“My favorite part,” he says with a wry smile, “is the snacks.”

The philosophy of the Next Chapter Book Club calls for small groups – ideally no more than eight readers – to ensure that everyone gets a chance to read and participate. Tilden worked with a librarian at the Voorhees branch of the Camden County Library to provide even more opportunities for interested members.

The club’s Voorhees chapter meets at the M. Allan Vogelson library in the evening.

The Next Chapter Book Club caters specifically to adults, as did every other book club Moorestown’s Amanda Cooper had been able to find. That was a problem, because when Amanda was 10 years old, she wanted to join a book club.

“My mom was attending book clubs all the time,” says the Moorestown Friends School freshman. “I’d see her hosting clubs and reading books, and it looked like so much fun. I asked her if I could be in a book club.”

Amanda Cooper encourages young girls to have fun while reading

Amanda Cooper encourages young girls to have fun while reading

Not knowing of any book clubs for young girls, Amanda set out to share her love of independent reading with other girls in her town. With the support of the Moorestown Library, she started Girls Love to Read, a book club for girls in first through third grades.

“The first book I chose was ‘Fancy Nancy, Super Sleuth’ by Jane O’Connor,” Amanda says. “I thought it would be a good book to introduce girls to the idea that reading can be so much fun.”

The book centers on Nancy, a girl detective who wears glamorous clothes and accessories. To get the book club in the reading spirit, Amanda brought feather boas and sparkly costume jewelry.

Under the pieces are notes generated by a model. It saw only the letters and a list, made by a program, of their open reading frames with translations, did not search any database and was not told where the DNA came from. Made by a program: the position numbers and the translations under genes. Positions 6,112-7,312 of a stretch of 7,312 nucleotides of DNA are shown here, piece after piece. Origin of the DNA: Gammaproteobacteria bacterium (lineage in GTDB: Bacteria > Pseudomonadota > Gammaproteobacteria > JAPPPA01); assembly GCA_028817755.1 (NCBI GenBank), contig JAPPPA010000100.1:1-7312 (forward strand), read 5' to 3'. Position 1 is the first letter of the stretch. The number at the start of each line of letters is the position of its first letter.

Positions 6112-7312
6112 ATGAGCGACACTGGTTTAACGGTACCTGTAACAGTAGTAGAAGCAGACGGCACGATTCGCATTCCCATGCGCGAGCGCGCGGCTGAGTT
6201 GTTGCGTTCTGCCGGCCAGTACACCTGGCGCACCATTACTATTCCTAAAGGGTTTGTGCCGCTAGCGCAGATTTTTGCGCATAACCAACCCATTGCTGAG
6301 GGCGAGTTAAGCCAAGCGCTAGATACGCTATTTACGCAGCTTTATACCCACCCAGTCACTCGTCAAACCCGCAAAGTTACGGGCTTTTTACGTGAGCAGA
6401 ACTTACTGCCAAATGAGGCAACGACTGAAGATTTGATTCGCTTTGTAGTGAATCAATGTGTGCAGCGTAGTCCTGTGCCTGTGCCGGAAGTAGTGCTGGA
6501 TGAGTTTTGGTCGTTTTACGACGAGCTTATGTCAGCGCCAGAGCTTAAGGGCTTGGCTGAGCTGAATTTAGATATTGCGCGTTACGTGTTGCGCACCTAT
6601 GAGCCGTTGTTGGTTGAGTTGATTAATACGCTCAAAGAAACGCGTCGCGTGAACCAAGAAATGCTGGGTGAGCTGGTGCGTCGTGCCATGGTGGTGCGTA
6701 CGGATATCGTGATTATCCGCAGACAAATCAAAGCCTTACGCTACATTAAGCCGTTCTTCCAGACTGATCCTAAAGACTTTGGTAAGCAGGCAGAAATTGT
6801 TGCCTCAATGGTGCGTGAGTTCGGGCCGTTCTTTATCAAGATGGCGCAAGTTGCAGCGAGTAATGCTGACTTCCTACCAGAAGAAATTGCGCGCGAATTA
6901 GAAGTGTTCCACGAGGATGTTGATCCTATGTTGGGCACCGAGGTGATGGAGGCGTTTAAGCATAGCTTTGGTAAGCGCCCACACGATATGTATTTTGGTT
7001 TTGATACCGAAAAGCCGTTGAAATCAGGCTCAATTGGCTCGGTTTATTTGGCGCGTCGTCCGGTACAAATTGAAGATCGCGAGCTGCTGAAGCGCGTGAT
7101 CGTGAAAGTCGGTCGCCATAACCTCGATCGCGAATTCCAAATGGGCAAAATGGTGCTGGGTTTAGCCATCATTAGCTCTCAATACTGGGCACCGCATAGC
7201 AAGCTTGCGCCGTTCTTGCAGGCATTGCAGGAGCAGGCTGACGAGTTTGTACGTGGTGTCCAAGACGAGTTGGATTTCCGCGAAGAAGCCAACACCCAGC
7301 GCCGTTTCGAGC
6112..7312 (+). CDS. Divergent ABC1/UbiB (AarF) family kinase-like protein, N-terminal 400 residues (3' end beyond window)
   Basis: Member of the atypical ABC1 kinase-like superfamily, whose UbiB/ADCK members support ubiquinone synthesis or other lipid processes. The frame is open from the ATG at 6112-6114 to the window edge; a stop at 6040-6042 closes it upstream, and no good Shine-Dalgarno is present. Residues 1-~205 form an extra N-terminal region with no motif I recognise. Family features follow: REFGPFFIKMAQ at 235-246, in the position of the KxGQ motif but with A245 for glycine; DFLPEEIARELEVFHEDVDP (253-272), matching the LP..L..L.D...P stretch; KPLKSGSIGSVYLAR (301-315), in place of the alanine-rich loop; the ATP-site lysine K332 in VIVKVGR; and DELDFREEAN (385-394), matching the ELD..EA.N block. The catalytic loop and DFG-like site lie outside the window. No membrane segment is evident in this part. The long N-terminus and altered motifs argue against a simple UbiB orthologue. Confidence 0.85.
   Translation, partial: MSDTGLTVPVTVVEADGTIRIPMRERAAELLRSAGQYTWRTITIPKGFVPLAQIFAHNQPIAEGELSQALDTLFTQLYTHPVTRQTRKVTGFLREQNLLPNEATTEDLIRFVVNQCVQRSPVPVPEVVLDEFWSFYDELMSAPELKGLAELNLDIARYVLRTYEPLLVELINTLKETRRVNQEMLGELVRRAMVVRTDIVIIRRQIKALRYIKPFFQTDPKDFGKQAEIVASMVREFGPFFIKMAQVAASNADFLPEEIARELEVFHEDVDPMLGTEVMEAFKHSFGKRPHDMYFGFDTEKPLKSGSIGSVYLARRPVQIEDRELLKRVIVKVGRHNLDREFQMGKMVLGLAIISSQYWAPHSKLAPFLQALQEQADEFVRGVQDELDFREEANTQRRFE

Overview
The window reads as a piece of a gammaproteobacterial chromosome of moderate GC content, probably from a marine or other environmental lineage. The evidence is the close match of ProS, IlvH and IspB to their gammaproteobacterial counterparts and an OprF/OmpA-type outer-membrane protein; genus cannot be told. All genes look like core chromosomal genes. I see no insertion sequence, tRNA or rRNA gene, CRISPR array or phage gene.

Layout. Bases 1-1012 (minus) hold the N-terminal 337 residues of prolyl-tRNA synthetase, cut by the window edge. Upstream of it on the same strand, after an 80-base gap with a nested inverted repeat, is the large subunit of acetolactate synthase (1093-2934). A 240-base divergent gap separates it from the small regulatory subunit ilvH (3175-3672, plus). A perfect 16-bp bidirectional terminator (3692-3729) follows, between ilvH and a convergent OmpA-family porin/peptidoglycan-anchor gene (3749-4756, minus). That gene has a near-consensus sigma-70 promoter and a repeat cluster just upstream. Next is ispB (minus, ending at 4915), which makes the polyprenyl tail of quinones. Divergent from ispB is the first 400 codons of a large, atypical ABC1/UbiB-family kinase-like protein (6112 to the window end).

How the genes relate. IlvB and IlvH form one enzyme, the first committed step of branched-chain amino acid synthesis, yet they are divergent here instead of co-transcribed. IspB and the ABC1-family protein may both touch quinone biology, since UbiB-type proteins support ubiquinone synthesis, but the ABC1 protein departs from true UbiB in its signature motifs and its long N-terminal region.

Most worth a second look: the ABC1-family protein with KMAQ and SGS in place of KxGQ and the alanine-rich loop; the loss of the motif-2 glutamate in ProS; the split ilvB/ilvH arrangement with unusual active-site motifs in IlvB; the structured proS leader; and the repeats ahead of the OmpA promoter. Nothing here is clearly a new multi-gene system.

For the next title, the club read a book from the “Cam Jansen” series by David A. Adler. Amanda showed up in a trench coat with a camera around her neck – emulating the fictional young investigator.

“I just wanted to sell the idea of mystery-solving and being a girl,” Amanda says. “I wanted to show the girls it’s exciting to read and to solve mysteries. It’s empowering.”

In addition to discussing characters, plots and literary devices in the books, Amanda also leads her book club, which meets every quarter, in activities designed to make them more comfortable reading for leisure on their own.

“We’ve done a scavenger hunt around the children’s section of the library,” she says. “They have to find certain titles, and everyone is running around trying to find the clues. It’s great, because it’s teaching them how to find books on a library’s shelves and gets them comfortable looking for what they’d really like to read.”

Amanda says the best part of Girls Love to Read is the chance to share her deep love of the written word with others. She hopes the club will help younger girls discover a favorite book, the way her mom helped her find “To Kill a Mockingbird” by Harper Lee.

“I love all books. I love everything I’ve ever read,” Amanda says. “But my all-time favorite is ‘To Kill a Mockingbird.’ It also happens to be my mom’s favorite book.”

Hearing her daughter say that feels like victory to Karen Cooper, who says she worked hard to instill a desire to read in Amanda.

“Everything you’re told in the parenting books and magazines is ‘Read to your child, read to your child,’” Karen says. “I read out loud when I was pregnant with Amanda. Anything I picked up to read, I’d be reading aloud so she could hear it, too. I read to her constantly as a newborn, and she was an early reader.”